3 . This citta is still bhavanga-citta, since víthi-citta cannot arise yet and the stream of bhavanga-cittas still continues. When the bhavanga calana has fallen away the succeeding bhavanga-citta arises, and this is the bhavangupaccheda, arrest bhavanga, which interrupts the stream of bhavanga-cittas, because it is the last bhavanga-citta before víthi-cittas arise. When the bhavangupaccheda has fallen away, víthi-cittas arise and experience the object which appears through the eyes, the ears, the nose, the tongue, the bodysense or the mind-door.
All víthi-cittas which experience visible object through the eyes are eye-door process cittas, cakkhu-dvåra víthi-cittas, because they experience visible object which impinges on the eyesense and has not fallen away yet.
All víthi-cittas which experience sound through the ears are ear-door process cittas, sota-dvåra víthi-cittas, because they experience sound which impinges on the earsense and has not fallen away yet. It is the same in the case of the víthi-cittas which experience objects through the other doorways, they are named after the relevant doorway.
Víthi-cittas of the mind-door process, mano-dvåra víthi-cittas, can experience all kinds of objects. When the mind-door process follows upon a sense-door process, the víthi-cittas of the mind-door process experience visible object, sound, odour, flavour or tangible object which were experienced by the víthi-cittas of the five sense-door processes. The víthi-cittas of the mind-door process can also experience dhammårammaùa, mind-object, which are the objects which can be experienced only through the mind-door.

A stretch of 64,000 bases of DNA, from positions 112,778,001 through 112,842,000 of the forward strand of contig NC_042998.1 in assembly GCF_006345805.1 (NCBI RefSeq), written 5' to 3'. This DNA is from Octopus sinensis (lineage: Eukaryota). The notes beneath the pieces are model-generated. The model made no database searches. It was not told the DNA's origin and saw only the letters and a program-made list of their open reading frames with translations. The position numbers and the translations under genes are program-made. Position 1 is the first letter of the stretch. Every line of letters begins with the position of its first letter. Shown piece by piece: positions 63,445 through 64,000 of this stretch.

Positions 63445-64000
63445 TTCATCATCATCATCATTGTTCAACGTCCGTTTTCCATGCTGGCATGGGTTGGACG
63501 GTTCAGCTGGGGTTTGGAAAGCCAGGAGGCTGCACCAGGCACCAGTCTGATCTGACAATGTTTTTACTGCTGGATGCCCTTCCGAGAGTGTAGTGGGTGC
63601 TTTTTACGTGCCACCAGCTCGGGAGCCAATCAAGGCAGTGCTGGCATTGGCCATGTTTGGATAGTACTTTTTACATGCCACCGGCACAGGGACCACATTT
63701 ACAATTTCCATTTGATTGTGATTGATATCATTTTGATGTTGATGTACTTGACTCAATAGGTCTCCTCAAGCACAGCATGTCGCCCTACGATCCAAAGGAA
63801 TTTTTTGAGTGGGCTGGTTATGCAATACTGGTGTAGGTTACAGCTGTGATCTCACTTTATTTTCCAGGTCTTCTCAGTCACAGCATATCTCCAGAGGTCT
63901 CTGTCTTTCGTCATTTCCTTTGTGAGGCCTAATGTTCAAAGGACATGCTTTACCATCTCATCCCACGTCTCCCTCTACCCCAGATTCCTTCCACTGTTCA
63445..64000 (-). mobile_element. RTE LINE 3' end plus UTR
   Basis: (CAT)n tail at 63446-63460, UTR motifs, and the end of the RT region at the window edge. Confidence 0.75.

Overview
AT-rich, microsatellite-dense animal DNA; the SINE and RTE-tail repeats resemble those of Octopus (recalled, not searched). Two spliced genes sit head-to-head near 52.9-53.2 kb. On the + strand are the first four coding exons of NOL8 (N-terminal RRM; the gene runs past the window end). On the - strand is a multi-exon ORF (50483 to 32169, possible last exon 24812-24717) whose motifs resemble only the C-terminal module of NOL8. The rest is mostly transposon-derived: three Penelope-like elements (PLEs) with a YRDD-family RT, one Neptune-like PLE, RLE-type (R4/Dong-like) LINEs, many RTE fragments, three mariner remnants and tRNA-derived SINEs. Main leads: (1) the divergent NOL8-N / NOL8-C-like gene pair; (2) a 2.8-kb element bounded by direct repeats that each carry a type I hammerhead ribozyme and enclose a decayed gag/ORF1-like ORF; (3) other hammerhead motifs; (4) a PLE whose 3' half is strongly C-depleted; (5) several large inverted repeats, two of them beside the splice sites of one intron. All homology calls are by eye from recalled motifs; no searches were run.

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Chapter 10

Functions of Citta

Citta can experience objects through six doors. All objects which can be experienced by citta can be classified as sixfold:

Visible object, rúpårammaùa, can be known by citta through the
eye-door and through the mind-door
Sound, saddårammaùa, can be known by citta through the ear-
door and through the mind-door
Odour, gandhårammaùa, can be known by citta through the nose-
door and through the mind-door
Flavour, rasårammaùa, can be known by citta through the tongue-
door and through the mind-door
Tangible object, phoììhabbårammaùa, can be known by citta
through the body-door and through the mind-door
Mental object, dhammårammaùa, can be known by citta only
through the mind-door

The cittas arising in the mind-door process, mano-dvåra víthi-cittas, can experience all six classes of objects. As regards mental object, dhammårammaùa, this can be known only by mind-door process cittas.